Let’s welcome Benjamin Mok – now the youngest member of our team. He’s also an analogue gamer like Wai, but he’s knee deep into RPGs, but that’s not to say he’s not into anything else geeky! For example, with his help and Melvin’s, expect that DC tag in the tag cloud to slowly expand … heh.
A few things to note before I begin my review:
One – I have an immense love for all things Warhammer 40K.
Two – I share a long history with the Dark Heresy RPG. I’m one of the few who didn’t start my role-playing journey with DnD. Instead, I donned guard flak armour (which is arguably worse), and spelunked my way through abandoned space hulks, teeming hive worlds, and alien planets. It was also the first RPG I ever DMed, although the usage of the term at that point may be an insult to all my fellow dungeon masters.
Long story short: The game itself is incredible. The immense richness of the setting and the absolute intensity of the gameplay, combined with the myriad options for character development has cemented its position as one of the best Role-Playing systems that exist today. I promise, I’ll mention the downsides to the system and the setting, but if you don’t want to read on – let’s just say that this gets the thumbs up.
For those who have had experience with other big-name RPGs, Dark Heresy can be described simply as a cross between the frenetic combat and madness of Call of Cthulhu (indeed it takes much inspiration from the CoC game-system), and the structured classes/skills/talents etc of Dungeons and Dragons.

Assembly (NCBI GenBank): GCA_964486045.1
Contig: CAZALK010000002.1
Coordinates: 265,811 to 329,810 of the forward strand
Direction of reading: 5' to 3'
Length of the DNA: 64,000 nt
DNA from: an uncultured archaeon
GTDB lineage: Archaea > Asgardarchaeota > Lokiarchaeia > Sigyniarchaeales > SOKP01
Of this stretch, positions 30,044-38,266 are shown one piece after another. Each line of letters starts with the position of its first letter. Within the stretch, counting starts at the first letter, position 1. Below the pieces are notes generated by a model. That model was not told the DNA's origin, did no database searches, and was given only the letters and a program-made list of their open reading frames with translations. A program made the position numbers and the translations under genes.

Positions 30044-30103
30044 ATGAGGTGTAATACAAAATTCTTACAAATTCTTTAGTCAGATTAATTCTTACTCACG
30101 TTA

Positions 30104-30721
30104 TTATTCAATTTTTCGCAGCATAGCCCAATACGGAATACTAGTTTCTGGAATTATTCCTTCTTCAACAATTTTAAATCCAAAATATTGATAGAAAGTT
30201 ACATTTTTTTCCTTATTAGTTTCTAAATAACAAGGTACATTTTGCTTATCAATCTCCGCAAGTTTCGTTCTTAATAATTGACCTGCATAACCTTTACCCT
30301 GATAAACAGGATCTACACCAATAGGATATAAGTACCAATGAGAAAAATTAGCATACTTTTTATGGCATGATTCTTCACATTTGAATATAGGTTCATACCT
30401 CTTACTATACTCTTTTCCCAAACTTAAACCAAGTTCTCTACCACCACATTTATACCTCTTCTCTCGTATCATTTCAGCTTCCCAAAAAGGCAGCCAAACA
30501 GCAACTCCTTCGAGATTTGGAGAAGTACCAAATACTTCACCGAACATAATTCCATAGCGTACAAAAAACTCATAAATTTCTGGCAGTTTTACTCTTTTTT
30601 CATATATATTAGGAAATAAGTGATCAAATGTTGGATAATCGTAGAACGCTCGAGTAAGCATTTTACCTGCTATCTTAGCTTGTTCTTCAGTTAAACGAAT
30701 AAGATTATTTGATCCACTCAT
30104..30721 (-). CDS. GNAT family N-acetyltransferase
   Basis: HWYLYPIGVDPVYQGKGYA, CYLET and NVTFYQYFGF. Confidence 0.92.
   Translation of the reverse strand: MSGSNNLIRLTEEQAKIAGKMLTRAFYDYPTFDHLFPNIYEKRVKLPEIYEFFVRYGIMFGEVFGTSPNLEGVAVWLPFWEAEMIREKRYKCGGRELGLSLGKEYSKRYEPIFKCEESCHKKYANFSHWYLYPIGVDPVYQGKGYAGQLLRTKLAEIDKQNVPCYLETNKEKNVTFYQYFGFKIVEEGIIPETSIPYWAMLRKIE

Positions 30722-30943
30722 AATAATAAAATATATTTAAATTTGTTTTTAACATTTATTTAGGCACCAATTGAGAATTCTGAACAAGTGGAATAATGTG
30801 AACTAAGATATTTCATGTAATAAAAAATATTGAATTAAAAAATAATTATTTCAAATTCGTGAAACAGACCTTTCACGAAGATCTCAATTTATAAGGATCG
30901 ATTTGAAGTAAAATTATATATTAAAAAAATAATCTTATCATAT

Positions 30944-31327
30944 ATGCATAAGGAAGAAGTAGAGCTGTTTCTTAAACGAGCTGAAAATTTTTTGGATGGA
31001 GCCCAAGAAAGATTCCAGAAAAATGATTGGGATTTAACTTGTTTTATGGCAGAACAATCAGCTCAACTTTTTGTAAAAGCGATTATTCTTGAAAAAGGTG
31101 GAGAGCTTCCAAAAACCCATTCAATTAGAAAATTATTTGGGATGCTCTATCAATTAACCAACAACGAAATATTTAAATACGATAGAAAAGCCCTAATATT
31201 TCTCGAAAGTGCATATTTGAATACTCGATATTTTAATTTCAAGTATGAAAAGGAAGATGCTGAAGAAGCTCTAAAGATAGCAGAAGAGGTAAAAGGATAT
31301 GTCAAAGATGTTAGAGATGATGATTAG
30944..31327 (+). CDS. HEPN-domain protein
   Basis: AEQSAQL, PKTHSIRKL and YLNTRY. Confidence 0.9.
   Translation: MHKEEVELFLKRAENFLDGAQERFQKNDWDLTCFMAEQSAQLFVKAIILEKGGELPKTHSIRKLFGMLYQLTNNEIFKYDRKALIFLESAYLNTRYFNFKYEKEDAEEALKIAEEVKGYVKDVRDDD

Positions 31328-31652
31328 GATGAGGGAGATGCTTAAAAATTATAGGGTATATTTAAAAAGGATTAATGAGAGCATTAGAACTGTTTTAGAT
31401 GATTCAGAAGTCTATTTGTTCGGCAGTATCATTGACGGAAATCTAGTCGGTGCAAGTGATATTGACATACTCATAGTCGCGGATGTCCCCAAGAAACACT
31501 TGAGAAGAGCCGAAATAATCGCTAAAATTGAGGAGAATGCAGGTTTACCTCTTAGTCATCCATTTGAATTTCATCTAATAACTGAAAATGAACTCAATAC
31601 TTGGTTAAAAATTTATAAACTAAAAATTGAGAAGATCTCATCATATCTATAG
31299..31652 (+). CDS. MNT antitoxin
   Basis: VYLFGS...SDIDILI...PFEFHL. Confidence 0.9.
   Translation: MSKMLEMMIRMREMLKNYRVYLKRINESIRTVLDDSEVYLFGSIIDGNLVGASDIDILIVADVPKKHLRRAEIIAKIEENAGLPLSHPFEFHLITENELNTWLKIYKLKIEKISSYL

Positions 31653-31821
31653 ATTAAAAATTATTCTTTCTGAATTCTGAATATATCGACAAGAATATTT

Character Creation and Progression
Character creation is quite a complicated process, with many characters one could opt to be, such as the zealous Cleric , useful foremost as a charismatic leader of the party and also handy when extra fire support/choppa is required. However, he’s definitely lacking in utility, as he possesses little to no knowledge and skills. There’s also the grim Judge (based loosely on Judge Dredd), focused on the physical aspects of police work that at most times, he is slightly less useful in investigation. Furthermore, the class suffers from the “jack-of-all trades, master of none” syndrome.